Secondary to the strategy. I'm sick of having to build/rebuild all of my millions of armories and farms and mines and etc. I want to be able to zone off a city, set some properties in it, and let it run itself until I choose to intervene. Consider giving more SimCity-like control over your buildings, where they can run themselves unless bad things happen, and they will train units and produce new technologies without you having to babysit them.

Couldn't economics increase and "complexify" the number of strategic actions (more factors to consider and more choices). Couldn't some of the properties you set be related to economics? How fast you want the development? The faster the more it costs. Which kind of resource do you want to primarily rely on? (if the game already have a multiple resource system anyway)

Quote:
You're the game designer, yes? So the important thing is that the game turns out like you want, and becomes something you can get excited about.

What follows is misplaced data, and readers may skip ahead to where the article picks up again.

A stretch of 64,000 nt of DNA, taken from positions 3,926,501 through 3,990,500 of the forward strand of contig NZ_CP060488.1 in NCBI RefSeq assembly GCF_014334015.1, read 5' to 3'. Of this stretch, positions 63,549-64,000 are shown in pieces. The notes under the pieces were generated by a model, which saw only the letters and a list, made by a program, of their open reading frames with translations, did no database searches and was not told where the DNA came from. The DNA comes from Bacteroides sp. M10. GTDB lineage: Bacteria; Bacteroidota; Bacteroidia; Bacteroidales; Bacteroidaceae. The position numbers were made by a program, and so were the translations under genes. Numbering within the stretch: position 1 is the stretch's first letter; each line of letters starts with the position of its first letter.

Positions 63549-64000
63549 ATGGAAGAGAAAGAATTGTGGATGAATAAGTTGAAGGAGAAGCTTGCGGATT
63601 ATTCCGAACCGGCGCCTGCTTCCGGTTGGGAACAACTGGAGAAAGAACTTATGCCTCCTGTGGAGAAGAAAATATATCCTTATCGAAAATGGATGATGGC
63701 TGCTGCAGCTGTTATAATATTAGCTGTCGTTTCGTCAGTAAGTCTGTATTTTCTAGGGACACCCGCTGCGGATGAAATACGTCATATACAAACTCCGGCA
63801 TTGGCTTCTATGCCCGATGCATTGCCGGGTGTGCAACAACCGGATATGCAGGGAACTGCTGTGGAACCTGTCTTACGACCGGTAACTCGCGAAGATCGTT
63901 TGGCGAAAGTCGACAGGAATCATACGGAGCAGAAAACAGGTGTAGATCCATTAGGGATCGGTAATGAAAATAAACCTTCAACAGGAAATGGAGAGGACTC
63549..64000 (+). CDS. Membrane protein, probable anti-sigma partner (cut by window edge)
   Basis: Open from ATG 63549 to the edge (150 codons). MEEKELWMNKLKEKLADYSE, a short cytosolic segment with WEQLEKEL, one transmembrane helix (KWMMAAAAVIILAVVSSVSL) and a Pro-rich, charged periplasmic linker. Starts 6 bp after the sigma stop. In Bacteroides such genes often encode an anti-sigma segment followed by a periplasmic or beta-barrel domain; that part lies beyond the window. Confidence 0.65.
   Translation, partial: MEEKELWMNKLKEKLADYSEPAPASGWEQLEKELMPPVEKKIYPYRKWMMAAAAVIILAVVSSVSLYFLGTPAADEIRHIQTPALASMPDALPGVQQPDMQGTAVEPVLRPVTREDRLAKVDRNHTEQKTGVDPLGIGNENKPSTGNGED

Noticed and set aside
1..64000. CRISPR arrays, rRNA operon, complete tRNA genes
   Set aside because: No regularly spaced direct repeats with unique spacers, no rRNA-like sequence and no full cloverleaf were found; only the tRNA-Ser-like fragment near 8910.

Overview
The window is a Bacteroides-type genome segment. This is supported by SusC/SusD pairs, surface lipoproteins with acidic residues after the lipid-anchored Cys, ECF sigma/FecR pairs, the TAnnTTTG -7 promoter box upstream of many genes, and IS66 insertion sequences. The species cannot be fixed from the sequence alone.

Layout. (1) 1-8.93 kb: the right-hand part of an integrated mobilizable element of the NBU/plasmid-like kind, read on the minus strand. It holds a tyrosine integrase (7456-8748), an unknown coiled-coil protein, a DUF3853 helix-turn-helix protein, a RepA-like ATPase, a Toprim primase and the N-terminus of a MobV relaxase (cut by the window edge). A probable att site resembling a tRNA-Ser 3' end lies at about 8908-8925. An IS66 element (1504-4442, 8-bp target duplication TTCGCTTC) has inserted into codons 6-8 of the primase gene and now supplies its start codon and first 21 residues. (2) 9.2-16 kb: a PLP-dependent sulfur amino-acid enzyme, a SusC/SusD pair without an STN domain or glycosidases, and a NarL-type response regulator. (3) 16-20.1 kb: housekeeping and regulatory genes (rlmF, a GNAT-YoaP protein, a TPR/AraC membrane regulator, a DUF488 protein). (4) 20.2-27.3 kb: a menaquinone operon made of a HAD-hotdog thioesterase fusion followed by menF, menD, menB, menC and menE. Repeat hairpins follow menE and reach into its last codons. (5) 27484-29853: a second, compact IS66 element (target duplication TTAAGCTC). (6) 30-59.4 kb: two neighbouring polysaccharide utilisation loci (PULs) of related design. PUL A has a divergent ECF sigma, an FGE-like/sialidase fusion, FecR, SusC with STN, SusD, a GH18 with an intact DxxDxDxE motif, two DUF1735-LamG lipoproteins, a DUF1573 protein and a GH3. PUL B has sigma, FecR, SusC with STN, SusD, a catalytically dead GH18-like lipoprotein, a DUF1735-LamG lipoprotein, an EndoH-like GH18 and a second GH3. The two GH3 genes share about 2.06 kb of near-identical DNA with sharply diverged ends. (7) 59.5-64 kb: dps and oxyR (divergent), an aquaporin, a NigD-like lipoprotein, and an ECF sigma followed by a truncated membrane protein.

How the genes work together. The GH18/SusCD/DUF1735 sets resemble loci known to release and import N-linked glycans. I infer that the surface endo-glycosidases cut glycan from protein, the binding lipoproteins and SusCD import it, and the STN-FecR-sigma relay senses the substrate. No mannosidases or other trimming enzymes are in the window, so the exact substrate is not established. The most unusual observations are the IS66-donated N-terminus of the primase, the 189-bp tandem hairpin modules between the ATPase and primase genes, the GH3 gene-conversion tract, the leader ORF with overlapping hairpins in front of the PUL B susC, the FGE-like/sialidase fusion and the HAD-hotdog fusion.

Very few people thinks this way, personally I feel I have succeeded as a game designer if I have either a large audience or a previously not targeted audience (see casual games for a very good example of this).

Quote:
Well, it could be good with some ideas. I love Rome:total war. But the 3D and all this factors :/ I don´t think I can do such a great game, at least not on wile...

You are trying to create your own game right? Why would you have to copy the graphics elements? Couldn't you just use a couple of the same basic design goals with a 2D/isometric engine?

Quote:
nd make economic thing large. BUT controllet by AI if you arn´t there. I wanted it to be like a Citybuilder-RTS. For example if you don´t have swords you can not make a Swordsman, even how much gold you pay(if you not import it). The sword must be made buy the blacksmith who need Iron, wood and workers, then you need a mine and a woodcutter (or import wood and iron). The workers need homes, food and entertainment to keep happy, and that makes the whole settlement popular.